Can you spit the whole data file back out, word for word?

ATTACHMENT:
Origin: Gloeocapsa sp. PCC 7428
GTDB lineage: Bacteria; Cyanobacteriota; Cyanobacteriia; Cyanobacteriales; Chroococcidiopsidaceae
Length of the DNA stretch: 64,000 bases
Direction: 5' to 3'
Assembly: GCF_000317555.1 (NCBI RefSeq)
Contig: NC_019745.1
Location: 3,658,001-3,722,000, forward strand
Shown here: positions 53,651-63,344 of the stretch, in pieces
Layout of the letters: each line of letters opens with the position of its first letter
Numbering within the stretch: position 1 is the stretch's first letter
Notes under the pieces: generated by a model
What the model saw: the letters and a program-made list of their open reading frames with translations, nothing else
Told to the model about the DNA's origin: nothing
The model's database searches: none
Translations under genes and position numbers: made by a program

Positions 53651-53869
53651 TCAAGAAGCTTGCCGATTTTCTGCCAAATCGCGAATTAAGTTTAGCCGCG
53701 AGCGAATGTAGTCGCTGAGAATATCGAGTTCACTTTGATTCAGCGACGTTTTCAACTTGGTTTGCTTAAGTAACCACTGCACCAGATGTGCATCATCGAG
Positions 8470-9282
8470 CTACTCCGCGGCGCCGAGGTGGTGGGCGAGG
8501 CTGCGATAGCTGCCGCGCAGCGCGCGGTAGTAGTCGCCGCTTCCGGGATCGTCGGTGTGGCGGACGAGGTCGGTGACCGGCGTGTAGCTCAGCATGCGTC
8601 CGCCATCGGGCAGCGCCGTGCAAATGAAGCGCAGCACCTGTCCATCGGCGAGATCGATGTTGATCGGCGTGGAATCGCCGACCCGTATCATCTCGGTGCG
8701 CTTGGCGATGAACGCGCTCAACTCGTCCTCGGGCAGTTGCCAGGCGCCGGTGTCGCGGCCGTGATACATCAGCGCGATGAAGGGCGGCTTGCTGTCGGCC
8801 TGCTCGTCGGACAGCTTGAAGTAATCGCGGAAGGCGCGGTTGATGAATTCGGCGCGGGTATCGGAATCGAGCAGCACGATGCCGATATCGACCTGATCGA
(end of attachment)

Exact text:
Origin: Gloeocapsa sp. PCC 7428
GTDB lineage: Bacteria; Cyanobacteriota; Cyanobacteriia; Cyanobacteriales; Chroococcidiopsidaceae
Length of the DNA stretch: 64,000 bases
Direction: 5' to 3'
Assembly: GCF_000317555.1 (NCBI RefSeq)
Contig: NC_019745.1
Location: 3,658,001-3,722,000, forward strand
Shown here: positions 53,651-63,344 of the stretch, in pieces
Layout of the letters: each line of letters opens with the position of its first letter
Numbering within the stretch: position 1 is the stretch's first letter
Notes under the pieces: generated by a model
What the model saw: the letters and a program-made list of their open reading frames with translations, nothing else
Told to the model about the DNA's origin: nothing
The model's database searches: none
Translations under genes and position numbers: made by a program

Positions 53651-53869
53651 TCAAGAAGCTTGCCGATTTTCTGCCAAATCGCGAATTAAGTTTAGCCGCG
53701 AGCGAATGTAGTCGCTGAGAATATCGAGTTCACTTTGATTCAGCGACGTTTTCAACTTGGTTTGCTTAAGTAACCACTGCACCAGATGTGCATCATCGAG
Positions 8470-9282
8470 CTACTCCGCGGCGCCGAGGTGGTGGGCGAGG
8501 CTGCGATAGCTGCCGCGCAGCGCGCGGTAGTAGTCGCCGCTTCCGGGATCGTCGGTGTGGCGGACGAGGTCGGTGACCGGCGTGTAGCTCAGCATGCGTC
8601 CGCCATCGGGCAGCGCCGTGCAAATGAAGCGCAGCACCTGTCCATCGGCGAGATCGATGTTGATCGGCGTGGAATCGCCGACCCGTATCATCTCGGTGCG
8701 CTTGGCGATGAACGCGCTCAACTCGTCCTCGGGCAGTTGCCAGGCGCCGGTGTCGCGGCCGTGATACATCAGCGCGATGAAGGGCGGCTTGCTGTCGGCC
8801 TGCTCGTCGGACAGCTTGAAGTAATCGCGGAAGGCGCGGTTGATGAATTCGGCGCGGGTATCGGAATCGAGCAGCACGATGCCGATATCGACCTGATCGA